He said that he had tried to call me on the radio but I didn't respond. Right then I knew why the fuel gauge had indicated full for so long. A quick look at the fuel gauge indicated just about empty. I calculated that when I landed I had about 10 minutes of flying time left before the engine quit. I figured that I had pumped about 18 gal. of gasoline overboard through the vent system during my 20 minute flight. After a close inspection of the vent system I discovered that muddobbers (wasps) had plugged the opening to the vent located just aft of the rear cabin bulkhead. What appeared to have happened when this vent was the bumping on takeoff had started the siphon through the vent line that is located at the top of the fuel gauge standpipe. This process kept the fuel at the top of the standpipe along with the float that drives the fuel gauge. Of course the reading always indicated at full. The vent line extension through the top of the airplane normally would have prevented the siphon to start, but unfortunately it was plugged.
The next time that #305 went into the air all vent openings were covered with a copper screen guard.
I have no knowledge of any bulletins that were issued about this problem even though I reported it to the FAA at the time. I also have no way to identify the specific system design incorporated in #314 but I suggest that anyone that has the fuel siphon problem, if it hasn't been fixed by now, add a few screens to the vent openings. Something like this could ruin your day. -- Larry Simms (email@example.com)
FUEL STRAINER... (4499)
Bob: Yup, thats the way they were built! Many guys have gotten some aluminum 3/8" tubing (5052 might work best) and with a tubing bender have rearranged the plumbing so they could shut off the fuel, then clean the screen. You also need an aircraft flaring tool (37 1/2 degree) Many are so neatly done it looks like factory. Myself, on the Swift I have now its all stock, so I have to drain the tanks. -- Jim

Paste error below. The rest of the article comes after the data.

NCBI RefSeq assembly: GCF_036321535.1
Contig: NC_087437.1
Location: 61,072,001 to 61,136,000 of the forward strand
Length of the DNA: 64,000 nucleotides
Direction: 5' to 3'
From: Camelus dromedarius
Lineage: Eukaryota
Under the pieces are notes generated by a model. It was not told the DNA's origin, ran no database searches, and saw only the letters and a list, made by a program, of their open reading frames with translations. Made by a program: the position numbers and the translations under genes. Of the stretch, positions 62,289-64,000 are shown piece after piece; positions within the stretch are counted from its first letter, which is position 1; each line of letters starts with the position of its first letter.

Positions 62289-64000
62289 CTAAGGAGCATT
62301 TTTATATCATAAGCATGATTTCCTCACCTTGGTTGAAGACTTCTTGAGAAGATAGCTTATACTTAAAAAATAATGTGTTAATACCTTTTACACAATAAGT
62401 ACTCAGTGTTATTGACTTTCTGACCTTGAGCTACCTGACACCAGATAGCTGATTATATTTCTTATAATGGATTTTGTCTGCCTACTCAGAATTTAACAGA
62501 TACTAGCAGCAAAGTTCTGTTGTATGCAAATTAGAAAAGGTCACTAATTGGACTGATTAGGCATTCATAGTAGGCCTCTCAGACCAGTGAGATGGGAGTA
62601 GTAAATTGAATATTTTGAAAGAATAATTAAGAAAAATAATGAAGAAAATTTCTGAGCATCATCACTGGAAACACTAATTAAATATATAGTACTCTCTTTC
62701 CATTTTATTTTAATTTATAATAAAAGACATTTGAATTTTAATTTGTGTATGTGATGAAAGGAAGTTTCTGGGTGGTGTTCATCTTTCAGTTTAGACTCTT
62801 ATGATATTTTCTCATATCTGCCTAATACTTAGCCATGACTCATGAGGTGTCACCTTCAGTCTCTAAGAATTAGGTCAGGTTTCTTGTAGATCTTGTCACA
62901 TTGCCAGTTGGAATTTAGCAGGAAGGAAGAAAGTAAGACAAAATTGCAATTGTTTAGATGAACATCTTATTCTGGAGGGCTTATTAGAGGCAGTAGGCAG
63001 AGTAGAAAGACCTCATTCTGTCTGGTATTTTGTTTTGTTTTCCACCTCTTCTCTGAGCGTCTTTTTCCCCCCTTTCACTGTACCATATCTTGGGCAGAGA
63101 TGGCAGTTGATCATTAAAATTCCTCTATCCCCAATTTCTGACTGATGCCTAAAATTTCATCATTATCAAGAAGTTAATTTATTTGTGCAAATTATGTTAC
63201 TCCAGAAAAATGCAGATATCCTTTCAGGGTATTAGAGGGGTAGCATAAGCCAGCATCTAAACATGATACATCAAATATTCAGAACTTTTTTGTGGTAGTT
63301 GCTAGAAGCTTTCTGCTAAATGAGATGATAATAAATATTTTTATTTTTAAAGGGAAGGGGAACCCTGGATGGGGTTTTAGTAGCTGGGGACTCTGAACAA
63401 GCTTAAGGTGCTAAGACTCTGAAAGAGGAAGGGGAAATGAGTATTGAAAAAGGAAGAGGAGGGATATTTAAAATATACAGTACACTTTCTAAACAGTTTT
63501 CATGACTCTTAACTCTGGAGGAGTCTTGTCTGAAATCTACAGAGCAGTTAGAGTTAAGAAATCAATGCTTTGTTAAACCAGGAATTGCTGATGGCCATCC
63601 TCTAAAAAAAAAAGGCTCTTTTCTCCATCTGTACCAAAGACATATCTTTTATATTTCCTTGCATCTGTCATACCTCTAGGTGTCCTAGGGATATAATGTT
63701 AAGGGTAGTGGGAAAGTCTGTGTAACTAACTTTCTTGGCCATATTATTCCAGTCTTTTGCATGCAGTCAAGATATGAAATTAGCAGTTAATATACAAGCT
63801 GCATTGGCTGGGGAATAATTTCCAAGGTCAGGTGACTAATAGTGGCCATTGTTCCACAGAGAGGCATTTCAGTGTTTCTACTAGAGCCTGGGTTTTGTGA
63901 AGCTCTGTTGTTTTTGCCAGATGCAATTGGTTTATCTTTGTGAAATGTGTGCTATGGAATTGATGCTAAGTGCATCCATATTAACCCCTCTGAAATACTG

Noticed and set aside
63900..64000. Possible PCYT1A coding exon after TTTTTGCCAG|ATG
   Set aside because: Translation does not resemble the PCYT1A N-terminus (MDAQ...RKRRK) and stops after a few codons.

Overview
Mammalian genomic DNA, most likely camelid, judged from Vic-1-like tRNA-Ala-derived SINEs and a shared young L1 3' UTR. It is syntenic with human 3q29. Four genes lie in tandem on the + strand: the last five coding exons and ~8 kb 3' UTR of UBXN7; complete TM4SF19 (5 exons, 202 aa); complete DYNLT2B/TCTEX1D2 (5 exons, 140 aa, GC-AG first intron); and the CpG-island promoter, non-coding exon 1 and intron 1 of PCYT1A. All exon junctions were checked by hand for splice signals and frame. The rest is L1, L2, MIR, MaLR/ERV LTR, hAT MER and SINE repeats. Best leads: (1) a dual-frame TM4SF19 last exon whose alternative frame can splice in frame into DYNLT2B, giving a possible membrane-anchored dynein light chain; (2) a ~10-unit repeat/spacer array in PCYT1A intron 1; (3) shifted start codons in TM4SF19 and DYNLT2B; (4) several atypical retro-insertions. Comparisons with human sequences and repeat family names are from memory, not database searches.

PS When I mentioned 5052 I was probably remembering replumbing pitot/static lines on a B-707. They were 5052 and bent all right, but were not flared. They used a flareless sleeve and "B" nuts. 5052 might be too hard to get a good flare and dead soft aluminum tubing might be what to use.
LEAKING FUEL DRAIN VALVES...
FUEL STRAINER REMOVAL...
In the spirit of monitoring the frequency, I thought that I better check the record first. Lo and behold, there in the archives was your letter to Bob Runge about the fuel strainer being before the valve. Who'd have thunk such a thing was possible?! Why did they do that? It wasn't that way on my other Swift. I discovered this a day or so before I was planning to bite the bullet and take a day off from work to take the valve out. I figured a 40% disassembly of the Swift should do it. Can you imagine what would have happened to me if I did this and then discovered that it was the plumbing???!!!!!!!! By the way, is there any reason that the strainer assembly can't be moved back about 3" to make it easier to service? Thanks again, and if you're ever near this part of New Jersey I'll buy you some ice cream. -- Dick Aaron N80625, 2405B
BELLY TANKS AND GC...
(Editor's note: Jim is still sans computer as I write this so we'll have Don pinch-hit one more time...)
From: Don Bartholomew <firstname.lastname@example.org>